A new study that combines data from over 20 million births has found that a caesarean section delivery is associated with autism spectrum disorder (autism) and attention-deficit hyperactivity disorder (ADHD).
However, the study does not indicate that caesarean section deliveries cause autism or ADHD. The truth is much more difficult to decipher, and provides an excellent case study for the old adage that correlation doesn’t equal causation.
Remind me, what are these disorders?
Autism and ADHD are what we call neurodevelopmental disorders. This means they have clear differences in behavioural development, which we presume are due to brain differences.
In the case of autism, behavioural differences occur in the part of the brain primarily responsible for social and communication development. For ADHD, these differences affect the ability to control and direct attention.
The exact reasons why the brain develops differently are not entirely clear. Studies in twins, which are able to help us understand the role of genetic and environmental influences on a given trait, have shown that both autism and ADHD involve a large genetic component.
However, these studies have also indicated that environmental influences, such as bacterial or viral infections during pregnancy, may play a role in the development of these conditions, most likely through interactions with genetic make-up.
What did this study find?
The association between certain caesarean sections and autism has been known for close to two decades. Any possible link with ADHD has received comparatively less research, but there have still be numerous studies in this area.
Today’s study, published in the journal JAMA Network Open, combines all of the studies conducted previously into a single analysis. This “meta-analysis” then allows the researchers to come up with a single estimate of how strong the association between caesarean sections, autism and ADHD may be.
In this case, the meta-analysis included over 20 million people. It found children born via caesarean section had an increase in odds of being diagnosed with autism or ADHD in early childhood.
The associations were scientifically robust, but very small. Children delivered via caesarean section were 1.33 times more likely to be diagnosed with autism and 1.17 times more likely to be diagnosed with ADHD.
When the prevalence of these conditions is already relatively low (around 1 percent for autism, and 7 percent for ADHD), this increase in odds is not substantial. In the instance of autism, this is a shift in odds from a 1 percent prevalence to 1.33 percent. This shift is not consequential and certainly does not call for any change in our clinical practice.
This association was similar for children born by either elective or emergency caesarean section.
But what does it mean?
The temptation with findings like this is to draw a causal link between one factor (caesarean section) and the other (autism or ADHD). Unlike so many other areas of science, the conclusions are easily understood and the implications appear obvious.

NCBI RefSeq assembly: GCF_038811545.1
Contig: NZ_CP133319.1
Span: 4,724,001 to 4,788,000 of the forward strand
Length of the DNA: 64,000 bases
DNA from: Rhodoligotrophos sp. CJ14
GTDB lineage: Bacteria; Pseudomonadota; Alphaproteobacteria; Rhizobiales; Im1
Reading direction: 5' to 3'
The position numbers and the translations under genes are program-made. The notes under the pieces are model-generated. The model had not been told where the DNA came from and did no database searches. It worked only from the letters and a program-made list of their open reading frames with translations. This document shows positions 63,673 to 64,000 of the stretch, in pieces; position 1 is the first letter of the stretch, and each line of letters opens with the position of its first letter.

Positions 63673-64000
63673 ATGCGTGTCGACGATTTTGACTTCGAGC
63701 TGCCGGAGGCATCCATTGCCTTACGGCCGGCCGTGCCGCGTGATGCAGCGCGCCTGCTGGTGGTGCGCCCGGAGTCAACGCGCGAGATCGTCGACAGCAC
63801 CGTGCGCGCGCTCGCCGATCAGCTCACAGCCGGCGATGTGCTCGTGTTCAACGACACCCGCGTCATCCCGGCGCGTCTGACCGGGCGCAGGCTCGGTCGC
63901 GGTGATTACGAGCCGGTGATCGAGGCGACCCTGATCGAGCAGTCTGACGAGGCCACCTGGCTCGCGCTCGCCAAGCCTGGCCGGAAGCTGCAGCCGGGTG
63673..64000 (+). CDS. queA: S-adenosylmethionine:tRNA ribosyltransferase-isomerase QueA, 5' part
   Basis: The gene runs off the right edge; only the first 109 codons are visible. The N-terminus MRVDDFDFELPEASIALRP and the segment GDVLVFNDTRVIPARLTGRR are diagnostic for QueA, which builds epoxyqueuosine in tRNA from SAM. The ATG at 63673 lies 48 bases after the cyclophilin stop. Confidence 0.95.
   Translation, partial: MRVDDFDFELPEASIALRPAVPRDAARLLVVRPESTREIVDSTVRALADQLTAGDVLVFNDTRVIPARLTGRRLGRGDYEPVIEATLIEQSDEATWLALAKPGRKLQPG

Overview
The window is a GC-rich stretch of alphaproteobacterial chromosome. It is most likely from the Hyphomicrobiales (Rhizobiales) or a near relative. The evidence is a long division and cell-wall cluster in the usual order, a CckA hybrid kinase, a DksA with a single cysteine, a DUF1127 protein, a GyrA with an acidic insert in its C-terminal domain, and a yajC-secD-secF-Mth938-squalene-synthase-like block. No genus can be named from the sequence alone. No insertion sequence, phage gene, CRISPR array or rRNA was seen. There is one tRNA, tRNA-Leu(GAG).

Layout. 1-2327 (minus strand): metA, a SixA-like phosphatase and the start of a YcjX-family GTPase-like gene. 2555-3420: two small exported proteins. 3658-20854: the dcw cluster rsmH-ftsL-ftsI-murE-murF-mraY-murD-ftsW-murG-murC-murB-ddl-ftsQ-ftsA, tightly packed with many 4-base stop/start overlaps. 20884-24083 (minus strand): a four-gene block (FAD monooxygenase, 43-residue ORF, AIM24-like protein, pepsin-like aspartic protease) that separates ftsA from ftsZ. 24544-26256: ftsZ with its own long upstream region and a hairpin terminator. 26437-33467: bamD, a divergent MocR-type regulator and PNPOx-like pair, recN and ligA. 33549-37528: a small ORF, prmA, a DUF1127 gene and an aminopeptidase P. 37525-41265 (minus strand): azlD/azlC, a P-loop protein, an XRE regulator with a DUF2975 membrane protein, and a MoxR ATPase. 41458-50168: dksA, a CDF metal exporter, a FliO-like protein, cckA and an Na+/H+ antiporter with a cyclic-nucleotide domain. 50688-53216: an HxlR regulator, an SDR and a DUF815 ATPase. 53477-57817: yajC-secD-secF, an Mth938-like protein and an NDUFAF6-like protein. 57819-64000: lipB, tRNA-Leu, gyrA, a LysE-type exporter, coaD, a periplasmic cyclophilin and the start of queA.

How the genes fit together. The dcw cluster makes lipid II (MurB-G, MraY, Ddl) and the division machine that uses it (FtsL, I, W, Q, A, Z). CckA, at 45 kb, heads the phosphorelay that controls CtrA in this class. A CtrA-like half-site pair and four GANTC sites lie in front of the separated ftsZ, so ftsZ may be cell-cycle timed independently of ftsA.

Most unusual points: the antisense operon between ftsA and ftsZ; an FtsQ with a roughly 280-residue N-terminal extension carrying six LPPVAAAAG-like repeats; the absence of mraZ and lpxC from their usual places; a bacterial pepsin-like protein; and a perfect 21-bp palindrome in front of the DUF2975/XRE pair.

But the simplicity is deceptive, and says more about our desire for simple answers than it does about the truth of the science.
The studies included in this meta-analysis used a branch of science called epidemiology, which is concerned with how often conditions and diseases occur in different groups of people and why, and how to prevent or manage them.
Epidemiological studies survey a large population and find a pattern of results that indicate a certain factor may be coinciding with a certain disease more often than we would expect by chance.
In this case, there is the observation that people with autism or ADHD are more likely to be born by caesarean section than we would otherwise typically expect.
But this kind of epidemiological study is unable determine if one factor (caesarean section) causes another (ADHD or autism).
There are two key reasons why.
First, we can’t rule out that a third factor may be influencing this association. We know, for example, that caesarean sections are more common for pregnant women who are obese and older, and who have a history of immune conditions such as asthma.
All of these factors have also been linked with an increased chance of having a child with autism, and it is entirely possible – and some would argue, probable – that it is more likely these factors underlie the relationship between caesarean section and neurodevelopmental disorders.
The second reason is that these kind of epidemiological studies are unable to provide what scientists call “a mechanism” – that is, a biological explanation as to why this association may exist.
A mechanism study in this area may be to explore biological differences in newborns either born via vaginal or caesarean delivery, and understand how these differences may lead to atypical behavioural development.
Without a strong body of evidence from these kinds of studies, there is simply no scientific basis for concluding a causal link between caesarean section and neurodevelopmental disorders.
So what should we take away from this study?
The study provides a strong basis for concluding there is a statistical association between caesarean section delivery on one hand, and autism and ADHD on the other. But that’s about it.
Why this link exists remains unknown, but it is almost certain that a caesarean delivery alone does not contribute to the odds of a child developing autism or ADHD.
Instead, it is likely that other pregnancy factors play a role in this relationship, as well as genetic factors that may interact with the environmental influences during pregnancy to contribute to brain development.